“Primary assessment” (primary survey) uses a hands-on ABCDE (airway, breathing, circulation, disability, exposure) approach and includes assessment of the patient’s vital signs (including oxygen saturation by pulse oximetry). This hands-on approach is standardized across various courses and is not further detailed in this article, except for disability, which is evaluated in most courses using the AVPU scale (alert, responds to verbal stimuli, responds to painful stimuli, unresponsive), and by looking at the pupils and assessing motor activity (normal and symmetric versus seizure, posturing, flaccidity). Trauma courses use the Glasgow Coma Scale (GCS) score, which is detailed later in this article. Exposure includes exposing and examining the child for other signs of trauma or illness, paying particular attention to the child’s face, trunk, and skin, while taking care to avoid hypothermia.
As the health care provider proceeds through each component of the primary assessment, life-threatening abnormalities that are identified should be treated in real time before completing the remainder of the primary assessment (eg, unless the patient is apneic and pulseless or has obvious uncontrolled external extremity hemorrhage). In patients with life-threatening conditions evident in the primary assessment, correction of those conditions takes precedence over establishing baseline vital sign measures such as blood pressure or pulse oximetry. When the primary assessment is completed and after life-threatening problems have been addressed, the health care provider proceeds to the secondary assessment.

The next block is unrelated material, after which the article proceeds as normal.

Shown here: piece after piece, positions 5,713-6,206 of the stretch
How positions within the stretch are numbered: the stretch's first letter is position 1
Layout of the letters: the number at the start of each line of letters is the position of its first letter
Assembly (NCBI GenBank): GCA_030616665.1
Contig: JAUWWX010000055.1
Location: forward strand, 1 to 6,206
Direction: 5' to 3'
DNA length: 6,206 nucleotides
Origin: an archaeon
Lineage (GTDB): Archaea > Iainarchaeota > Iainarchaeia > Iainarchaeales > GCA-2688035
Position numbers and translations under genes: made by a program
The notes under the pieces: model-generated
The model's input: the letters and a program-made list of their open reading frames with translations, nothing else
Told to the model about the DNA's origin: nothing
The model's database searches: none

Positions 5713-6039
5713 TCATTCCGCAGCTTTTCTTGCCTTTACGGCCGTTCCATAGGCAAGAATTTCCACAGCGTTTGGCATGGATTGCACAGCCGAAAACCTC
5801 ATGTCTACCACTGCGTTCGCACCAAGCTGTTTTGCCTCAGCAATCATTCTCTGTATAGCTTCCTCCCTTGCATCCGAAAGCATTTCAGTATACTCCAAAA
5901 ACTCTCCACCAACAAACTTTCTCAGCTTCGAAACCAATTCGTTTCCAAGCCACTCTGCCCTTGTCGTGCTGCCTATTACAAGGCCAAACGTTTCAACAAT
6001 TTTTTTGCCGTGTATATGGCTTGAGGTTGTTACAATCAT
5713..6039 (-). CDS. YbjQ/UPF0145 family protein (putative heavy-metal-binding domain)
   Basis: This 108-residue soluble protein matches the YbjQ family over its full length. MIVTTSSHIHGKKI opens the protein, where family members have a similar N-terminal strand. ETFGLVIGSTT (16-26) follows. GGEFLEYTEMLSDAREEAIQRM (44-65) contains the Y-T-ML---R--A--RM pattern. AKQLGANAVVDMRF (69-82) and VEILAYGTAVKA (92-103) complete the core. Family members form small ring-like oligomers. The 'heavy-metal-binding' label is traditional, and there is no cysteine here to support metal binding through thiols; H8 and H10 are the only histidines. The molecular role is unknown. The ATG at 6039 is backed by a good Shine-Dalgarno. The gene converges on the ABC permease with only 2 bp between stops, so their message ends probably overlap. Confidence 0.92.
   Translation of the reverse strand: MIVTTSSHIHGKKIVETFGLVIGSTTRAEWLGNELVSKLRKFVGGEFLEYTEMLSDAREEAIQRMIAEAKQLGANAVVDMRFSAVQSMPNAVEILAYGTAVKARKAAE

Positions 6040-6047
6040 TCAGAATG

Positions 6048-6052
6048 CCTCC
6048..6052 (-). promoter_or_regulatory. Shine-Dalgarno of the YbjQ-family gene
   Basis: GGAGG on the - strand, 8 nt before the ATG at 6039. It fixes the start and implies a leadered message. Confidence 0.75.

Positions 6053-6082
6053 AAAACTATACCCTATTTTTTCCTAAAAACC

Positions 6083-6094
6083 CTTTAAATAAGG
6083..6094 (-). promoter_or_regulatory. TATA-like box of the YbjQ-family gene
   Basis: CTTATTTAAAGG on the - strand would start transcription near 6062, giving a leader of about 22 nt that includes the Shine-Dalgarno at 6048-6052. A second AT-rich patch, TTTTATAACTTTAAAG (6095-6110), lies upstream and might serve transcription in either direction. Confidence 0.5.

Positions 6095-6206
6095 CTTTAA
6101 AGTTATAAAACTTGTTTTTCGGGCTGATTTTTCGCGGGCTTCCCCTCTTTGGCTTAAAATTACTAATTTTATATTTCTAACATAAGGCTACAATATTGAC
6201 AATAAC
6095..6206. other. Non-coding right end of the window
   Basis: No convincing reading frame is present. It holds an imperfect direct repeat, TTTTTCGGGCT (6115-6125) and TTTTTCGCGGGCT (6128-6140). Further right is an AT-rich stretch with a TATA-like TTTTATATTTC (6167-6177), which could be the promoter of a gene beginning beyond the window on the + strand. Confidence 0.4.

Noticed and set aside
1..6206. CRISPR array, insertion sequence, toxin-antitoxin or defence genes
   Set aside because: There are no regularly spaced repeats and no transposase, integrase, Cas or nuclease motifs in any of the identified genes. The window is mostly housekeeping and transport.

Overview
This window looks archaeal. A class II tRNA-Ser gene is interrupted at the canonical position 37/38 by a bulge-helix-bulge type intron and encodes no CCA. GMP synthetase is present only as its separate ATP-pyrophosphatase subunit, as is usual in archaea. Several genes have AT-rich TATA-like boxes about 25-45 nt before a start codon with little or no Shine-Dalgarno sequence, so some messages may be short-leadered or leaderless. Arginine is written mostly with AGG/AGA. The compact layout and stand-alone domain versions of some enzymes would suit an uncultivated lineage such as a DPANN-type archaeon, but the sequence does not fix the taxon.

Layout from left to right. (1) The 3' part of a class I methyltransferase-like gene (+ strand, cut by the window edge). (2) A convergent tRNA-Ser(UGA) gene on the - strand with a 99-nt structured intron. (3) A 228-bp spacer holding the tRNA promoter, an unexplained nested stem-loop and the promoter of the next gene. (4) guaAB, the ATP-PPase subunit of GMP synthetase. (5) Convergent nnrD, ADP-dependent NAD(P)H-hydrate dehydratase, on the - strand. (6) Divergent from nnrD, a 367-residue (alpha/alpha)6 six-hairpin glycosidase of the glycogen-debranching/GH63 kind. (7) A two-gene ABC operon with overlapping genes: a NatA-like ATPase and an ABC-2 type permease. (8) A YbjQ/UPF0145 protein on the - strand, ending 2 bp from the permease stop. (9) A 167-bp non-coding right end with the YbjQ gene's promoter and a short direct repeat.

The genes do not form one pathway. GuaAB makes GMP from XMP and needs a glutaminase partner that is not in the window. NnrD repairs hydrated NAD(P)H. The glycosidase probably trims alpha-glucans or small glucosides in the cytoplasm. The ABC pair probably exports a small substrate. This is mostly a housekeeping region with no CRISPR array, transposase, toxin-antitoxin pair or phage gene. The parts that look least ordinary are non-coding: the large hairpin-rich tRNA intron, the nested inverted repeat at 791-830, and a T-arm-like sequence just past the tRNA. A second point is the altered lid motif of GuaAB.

“Secondary assessment” (secondary survey) consists of a focused history and detailed physical examination with ongoing reassessment of physiologic status and response to treatment. It is an essential part of the trauma evaluation.
- “Focused history”: The task force suggests SAMPLE (signs and symptoms; allergies; medications; past history; last meal or liquids consumed, including when consumption occurred; events leading to presentation) as a mnemonic to help recall important components of a focused history.1,3 Other questions specific to the disorder may be appropriate.